Monday, 15 March 2010

Miami fritters with jalapeno cream sauce

My cooking has been heavily influenced by American cuisine. From the great New York restaurants to the Napa valley in California and the Floridian style cuisine of Miami. Of course living in the UK I haven't been able to visit all these places and try the food myself - I don't have the time or budget to do this. Instead I have had to rely on books. And not vegetarian books at that. In the early 90's they still had a long way to come before they could inspire an ambitious vegetarian chef.

The first American book I bought was called "A taste of New York" and the elaborate, colourful and inventive dishes I found there blew my mind. It completely changed the way I started to present my food at the Gate in London. I started moving away from a classical style and started to use more bright colours, zig zags of sauces, towers and stacks of food and later, more importantly, I found myself mixing styles of cuisine.

The following recipe comes from a book called "Miami spice" published in 1993 written by Steven Raichlen and is an example of how you can successfully mix styles of cooking. The dish combines caribbean ingredients like plantain and chillies with more European ingredients such as olives and white wine - in his own words a combination of the Latin and caribbean cooking. In honour of the book I called the dish Miami fritters.

Miami fritters with jalapeno cream sauce

The original recipe included capers and pine nuts in the olive stuffing but I'll leave it up to you and you can include them if you want. I have been experimenting over the past few weeks and I have found that half ripe plantain are the best to use and make the smoothest puree. That means that they will need to be yellow with balck specks - not green or totally black. But if you can't find the perfect plantain as I have successfully all levels of ripeness.

Miami fritters

4 to 6 plantain
A little mixed spice
salt and pepper
About 20 pitted green queen olives
handful of sultanas
Vegetable oil for frying

By "Queen olives" I mean the large green olives. If you can't find big olives just use any pitted olives.

First of all pour some hot water over the sultanas to soften them up. Peel the plantain by chopping off one end, cutting the skin down its length and then peeling off the tough skin. Chop the plantain into rounds and place them in a large pan. Cover them with water and bring the pan to the boil.

Boil for about 12 minutes until the plantain is soft.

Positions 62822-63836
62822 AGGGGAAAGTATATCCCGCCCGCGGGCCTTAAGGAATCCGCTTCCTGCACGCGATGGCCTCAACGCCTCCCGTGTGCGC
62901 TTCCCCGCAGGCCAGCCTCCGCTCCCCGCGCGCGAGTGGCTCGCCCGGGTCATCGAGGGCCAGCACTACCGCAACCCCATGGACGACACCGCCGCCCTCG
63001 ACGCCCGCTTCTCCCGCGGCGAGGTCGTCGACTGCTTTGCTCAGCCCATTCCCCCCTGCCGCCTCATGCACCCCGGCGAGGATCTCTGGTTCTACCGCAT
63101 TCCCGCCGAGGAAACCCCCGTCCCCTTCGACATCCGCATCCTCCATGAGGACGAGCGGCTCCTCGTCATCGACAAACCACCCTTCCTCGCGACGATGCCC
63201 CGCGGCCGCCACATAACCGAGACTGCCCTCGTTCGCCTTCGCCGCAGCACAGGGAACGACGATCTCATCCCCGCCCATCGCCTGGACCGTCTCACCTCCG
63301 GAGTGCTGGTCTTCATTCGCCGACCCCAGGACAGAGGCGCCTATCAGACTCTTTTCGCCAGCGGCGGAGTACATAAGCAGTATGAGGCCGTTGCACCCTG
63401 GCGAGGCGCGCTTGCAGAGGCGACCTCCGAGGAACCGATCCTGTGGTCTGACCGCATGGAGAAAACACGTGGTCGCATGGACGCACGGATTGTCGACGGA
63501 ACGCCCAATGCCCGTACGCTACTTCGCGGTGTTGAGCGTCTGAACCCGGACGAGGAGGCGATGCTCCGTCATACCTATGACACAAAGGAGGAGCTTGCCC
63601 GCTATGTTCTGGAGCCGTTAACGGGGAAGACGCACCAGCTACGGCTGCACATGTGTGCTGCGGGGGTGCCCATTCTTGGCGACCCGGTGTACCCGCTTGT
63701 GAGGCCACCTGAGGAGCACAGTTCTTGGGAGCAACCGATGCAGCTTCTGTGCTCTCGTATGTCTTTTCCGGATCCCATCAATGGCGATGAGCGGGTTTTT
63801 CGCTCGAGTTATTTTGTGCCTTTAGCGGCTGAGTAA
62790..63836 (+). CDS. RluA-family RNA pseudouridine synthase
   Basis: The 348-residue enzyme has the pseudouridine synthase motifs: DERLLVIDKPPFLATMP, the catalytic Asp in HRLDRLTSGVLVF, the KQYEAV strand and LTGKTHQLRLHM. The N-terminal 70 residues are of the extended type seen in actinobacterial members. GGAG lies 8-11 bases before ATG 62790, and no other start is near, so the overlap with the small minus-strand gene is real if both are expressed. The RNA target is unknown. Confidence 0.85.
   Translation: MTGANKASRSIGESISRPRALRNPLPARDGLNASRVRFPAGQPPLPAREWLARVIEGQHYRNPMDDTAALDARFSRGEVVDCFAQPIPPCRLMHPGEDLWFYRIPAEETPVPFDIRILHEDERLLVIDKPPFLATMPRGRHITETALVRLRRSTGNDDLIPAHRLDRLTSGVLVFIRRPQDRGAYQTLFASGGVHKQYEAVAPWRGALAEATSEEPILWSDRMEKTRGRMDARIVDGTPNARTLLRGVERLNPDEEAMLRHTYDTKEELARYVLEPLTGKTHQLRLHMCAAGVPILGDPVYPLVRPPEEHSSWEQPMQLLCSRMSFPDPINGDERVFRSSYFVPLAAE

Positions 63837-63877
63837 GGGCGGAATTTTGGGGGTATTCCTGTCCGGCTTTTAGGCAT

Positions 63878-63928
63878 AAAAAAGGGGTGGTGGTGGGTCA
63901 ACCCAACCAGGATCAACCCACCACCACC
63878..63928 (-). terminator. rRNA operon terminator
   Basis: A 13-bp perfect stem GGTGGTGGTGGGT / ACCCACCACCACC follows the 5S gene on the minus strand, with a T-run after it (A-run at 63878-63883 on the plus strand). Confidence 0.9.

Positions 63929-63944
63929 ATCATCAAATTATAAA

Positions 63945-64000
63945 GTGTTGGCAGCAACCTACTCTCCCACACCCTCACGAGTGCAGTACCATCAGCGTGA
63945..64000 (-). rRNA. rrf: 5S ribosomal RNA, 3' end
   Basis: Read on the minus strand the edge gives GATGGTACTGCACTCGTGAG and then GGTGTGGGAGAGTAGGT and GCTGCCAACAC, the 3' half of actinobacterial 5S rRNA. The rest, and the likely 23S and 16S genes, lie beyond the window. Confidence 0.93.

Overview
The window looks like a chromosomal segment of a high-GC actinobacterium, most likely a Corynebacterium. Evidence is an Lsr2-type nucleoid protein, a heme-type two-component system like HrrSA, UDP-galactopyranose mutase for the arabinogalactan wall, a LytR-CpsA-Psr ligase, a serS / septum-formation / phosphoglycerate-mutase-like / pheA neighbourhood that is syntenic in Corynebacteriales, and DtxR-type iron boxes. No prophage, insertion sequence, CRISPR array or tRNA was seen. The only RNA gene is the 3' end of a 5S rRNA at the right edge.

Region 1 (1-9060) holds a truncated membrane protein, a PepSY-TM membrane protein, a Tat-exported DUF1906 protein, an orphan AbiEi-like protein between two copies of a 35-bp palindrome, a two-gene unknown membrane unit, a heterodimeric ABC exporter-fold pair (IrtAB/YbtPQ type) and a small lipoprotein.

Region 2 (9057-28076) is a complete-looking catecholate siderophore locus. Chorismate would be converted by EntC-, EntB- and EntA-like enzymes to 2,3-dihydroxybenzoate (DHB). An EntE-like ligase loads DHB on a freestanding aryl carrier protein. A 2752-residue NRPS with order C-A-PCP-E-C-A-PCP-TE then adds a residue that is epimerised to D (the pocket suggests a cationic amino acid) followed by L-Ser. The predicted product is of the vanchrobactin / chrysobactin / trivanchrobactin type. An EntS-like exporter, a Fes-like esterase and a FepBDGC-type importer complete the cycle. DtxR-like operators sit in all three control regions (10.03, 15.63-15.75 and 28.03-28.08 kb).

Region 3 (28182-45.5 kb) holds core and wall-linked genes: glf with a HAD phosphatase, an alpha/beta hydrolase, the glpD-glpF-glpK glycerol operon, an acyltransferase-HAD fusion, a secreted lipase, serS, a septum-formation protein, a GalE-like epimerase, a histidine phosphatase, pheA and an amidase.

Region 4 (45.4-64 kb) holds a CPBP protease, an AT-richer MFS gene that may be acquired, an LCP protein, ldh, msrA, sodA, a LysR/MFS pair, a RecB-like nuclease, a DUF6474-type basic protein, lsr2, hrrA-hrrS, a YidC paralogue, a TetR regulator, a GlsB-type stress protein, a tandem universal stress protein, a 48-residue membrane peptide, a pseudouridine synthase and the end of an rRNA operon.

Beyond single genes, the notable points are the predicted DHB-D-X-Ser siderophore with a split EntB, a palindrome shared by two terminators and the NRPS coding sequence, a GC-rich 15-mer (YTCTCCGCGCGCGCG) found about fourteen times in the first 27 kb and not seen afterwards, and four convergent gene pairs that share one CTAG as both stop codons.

The cooked plantain

Drain the plantain and allow it to cool a for about 20 minutes. Unfortunately you will need a food processor as the plantain needs to be a smooth puree. Borrow one from a neighbour if you don't have one. The plantain needs to be pureed while warm so if you forget and it goes cold warm it up again. Place the plantain in the food processor with some salt and pepper and a little mixed spice. Whizz up until you have a puree. It may need to be done in two batches so as to not overload the processor.

The plantain puree

Stuff the olives with the sultanas and anything else you want to use. Take a blob of the plantain and flatten it in your hand. Place the olive in the centre and then roll it up. You will need to wash your hands regularly while you do this. Roll all the plantain.

Heat some vegetable oil to 200°C or 390°F. A deep fat fryer would be best but you could use a deep pan with oil or a deep wok. Fry the fritters until they are golden brown.

The fritters until this point are vegan so you could serve them with some salad and a spicy ketchup or chilli sauce.

Jalapeno cream sauce
1 small onion
1 clove of garlic
2 to 4 red chillies, sliced
50g (2oz) butter
1 small glass of white wine
5ooml whipping or double (heavy) cream
salt and pepper
a little vinegar

Finely chop the onion and crush the garlic. Heat the butter in a saucepan and saute the onions, chillies and garlic over a medium heat until soft and starting to brown. Add the white wine and simmer until most of the wine has reduced out. Add the cream and simmer slowly for about ten minutes. Season with the salt and pepper and add a little vinegar to help cut through the fattiness of the sauce. The sauce can be made in advance and reheated when required. This sauce does not freeze.